May 27, 2020

May 27, 2020

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May 26, 2020

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OSHA Requires Employers to Provide Workplace Injury and Illness Records

The U.S. Department of Labor (DOL) today released a final rule requiring employers to electronically submit injury and illness records to OSHA for posting and viewing by the public on OSHA’s website. 

Under the prior rule, covered employers were required to post in their workplaces Form 300A (Summary of Work-Related Injuries and Illnesses) from February 1 through April 30 of each year, and must provide their Form 300 (Logs of Work-Related Injuries and Illnesses) to OSHA when requested in an inspection. However, the new rule requires that such records be electronically transmitted to OSHA. Previously, little or no information about injuries was required to be provided to the agency. 

Under the new rule, establishments with 250 or more employees at any time during the preceding calendar year, who were already required to maintain OSHA logs, must now provide OSHA with their Form 300, Form 300A, and Form 301 (Injury and Illness Incident Report). Establishments having between 20 and 249 employees in specific industries, in particular, agriculture and forestry (NAICS Code 11), construction (NAICS Code 23), and manufacturing (NAICS Codes 31-33) must provide OSHA with their Form 300A. It is worth noting that the identified NAICS codes encompass substantially all agricultural, construction and manufacturing industries, among others also mentioned in the rule. 

According to OSHA, the rule is supposed to “modernize injury data collection to better inform workers, employers, the public and OSHA about workplace hazards,” according to a News Release posted on OSHA’s website. “Since high injury rates are a sign of poor management, no employer wants to be seen publicly as operating a dangerous workplace,” said Assistant Secretary of Labor for Occupational Safety and Health Dr. David Michaels in the release. 

The rule becomes effective on August 10, 2016, and employers will be required to submit their 2016 reports by July 1, 2017. Establishments with 250 or more employees in industries covered by the recordkeeping regulation must submit information from their 2016 Form 300A by July 1, 2017. These same employers will be required to submit information from all 2017 forms (300A, 300, and 301) by July 1, 2018. Beginning in 2019 and every year thereafter, the information must be submitted by March 2. 

Establishments with 20-249 employees in certain industries must submit information from their 2016 Form 300A by July 1, 2017, and their 2017 Form 300A by July 1, 2018. Beginning in 2019 and every year thereafter, the information must be submitted by March 2.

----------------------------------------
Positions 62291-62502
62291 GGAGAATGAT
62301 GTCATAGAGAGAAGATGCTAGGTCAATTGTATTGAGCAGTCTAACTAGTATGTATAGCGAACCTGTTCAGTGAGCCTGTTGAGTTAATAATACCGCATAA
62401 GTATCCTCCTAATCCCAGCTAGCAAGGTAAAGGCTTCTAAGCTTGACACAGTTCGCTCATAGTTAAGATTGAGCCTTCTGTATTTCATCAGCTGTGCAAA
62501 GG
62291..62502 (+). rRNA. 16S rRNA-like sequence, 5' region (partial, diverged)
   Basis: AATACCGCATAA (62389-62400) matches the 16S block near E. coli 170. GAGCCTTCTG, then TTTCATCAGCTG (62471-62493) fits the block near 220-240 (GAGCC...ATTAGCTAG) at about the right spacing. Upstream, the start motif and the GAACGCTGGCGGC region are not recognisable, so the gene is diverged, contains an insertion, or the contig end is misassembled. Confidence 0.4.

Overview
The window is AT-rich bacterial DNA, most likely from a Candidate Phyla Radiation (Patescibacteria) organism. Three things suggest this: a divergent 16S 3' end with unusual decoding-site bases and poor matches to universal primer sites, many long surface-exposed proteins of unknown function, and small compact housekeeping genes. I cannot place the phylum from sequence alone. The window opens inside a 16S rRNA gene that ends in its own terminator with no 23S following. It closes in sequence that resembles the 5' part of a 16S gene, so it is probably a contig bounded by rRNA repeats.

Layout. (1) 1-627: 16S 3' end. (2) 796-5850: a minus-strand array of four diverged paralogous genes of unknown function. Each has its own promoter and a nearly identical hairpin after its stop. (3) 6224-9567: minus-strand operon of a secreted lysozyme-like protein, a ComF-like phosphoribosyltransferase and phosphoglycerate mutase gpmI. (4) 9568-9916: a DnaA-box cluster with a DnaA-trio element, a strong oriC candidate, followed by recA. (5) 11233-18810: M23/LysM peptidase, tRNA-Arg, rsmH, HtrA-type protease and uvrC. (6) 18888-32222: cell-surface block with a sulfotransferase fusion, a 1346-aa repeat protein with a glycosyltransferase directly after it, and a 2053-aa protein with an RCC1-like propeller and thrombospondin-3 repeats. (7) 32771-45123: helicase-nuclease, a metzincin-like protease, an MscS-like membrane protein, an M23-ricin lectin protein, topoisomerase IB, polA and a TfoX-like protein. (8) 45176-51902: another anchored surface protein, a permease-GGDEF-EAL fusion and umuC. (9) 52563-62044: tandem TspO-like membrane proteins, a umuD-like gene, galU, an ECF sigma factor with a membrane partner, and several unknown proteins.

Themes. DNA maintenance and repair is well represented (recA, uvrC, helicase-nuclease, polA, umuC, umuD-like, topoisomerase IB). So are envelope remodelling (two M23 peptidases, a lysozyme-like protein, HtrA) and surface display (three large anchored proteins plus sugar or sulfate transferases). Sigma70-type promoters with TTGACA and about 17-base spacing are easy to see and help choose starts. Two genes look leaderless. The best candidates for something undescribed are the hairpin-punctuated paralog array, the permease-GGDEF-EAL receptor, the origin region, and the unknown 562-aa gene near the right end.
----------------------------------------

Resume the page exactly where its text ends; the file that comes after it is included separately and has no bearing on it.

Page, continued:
If you work in a business with more than 250 employees and are already required to keep OSHA logs, or work in what might be considered a “high hazard” industry, your business is subject to the new rule. Everything these employers put on their OSHA recordkeeping documents now has the potential to be put on the web. Here is a link to the regulation. 

In addition, the new rule requires all employers to notify employees that they have a right to report work-related illnesses and injuries, and that employers are prohibited from discharging or in any manner discriminating against employees for reporting work-related injuries or illnesses.

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About this Author

John F. Cowling, Litigation Attorney, Armstrong Teasdale, Law firm

An accomplished litigator, John Cowling counsels organizations through a range of strategic business decisions. He practices primarily in the areas of general litigation, environmental litigation and information technology law.

Julie O'Keefe, Environmental Attorney, Armstrong Teasdale Law Firm

For more than 20 years, Julie O’Keefe has defended businesses in environmental and occupational safety and health (OSH) enforcement actions brought by governmental agencies and private entities. She also represents heavy industrial manufacturers in wide-ranging contract negotiations.

Jonathan Wolff, corporate services, Environmental Attorney, Armstrong Law Firm

As a member of the firm’s Corporate Services and Environmental practice groups, Jonathan Wolff helps companies seeking guidance on environmental compliance and the allocation of environmental liabilities of business transactions in the energy, hydraulic fracturing, mining, natural resources and water resources sectors.

Jon advises clients on environmental and regulatory aspects of mergers and acquisitions, private equity transactions, asset purchases and dispositions, real estate acquisitions and divestures, loan transactions and commercial...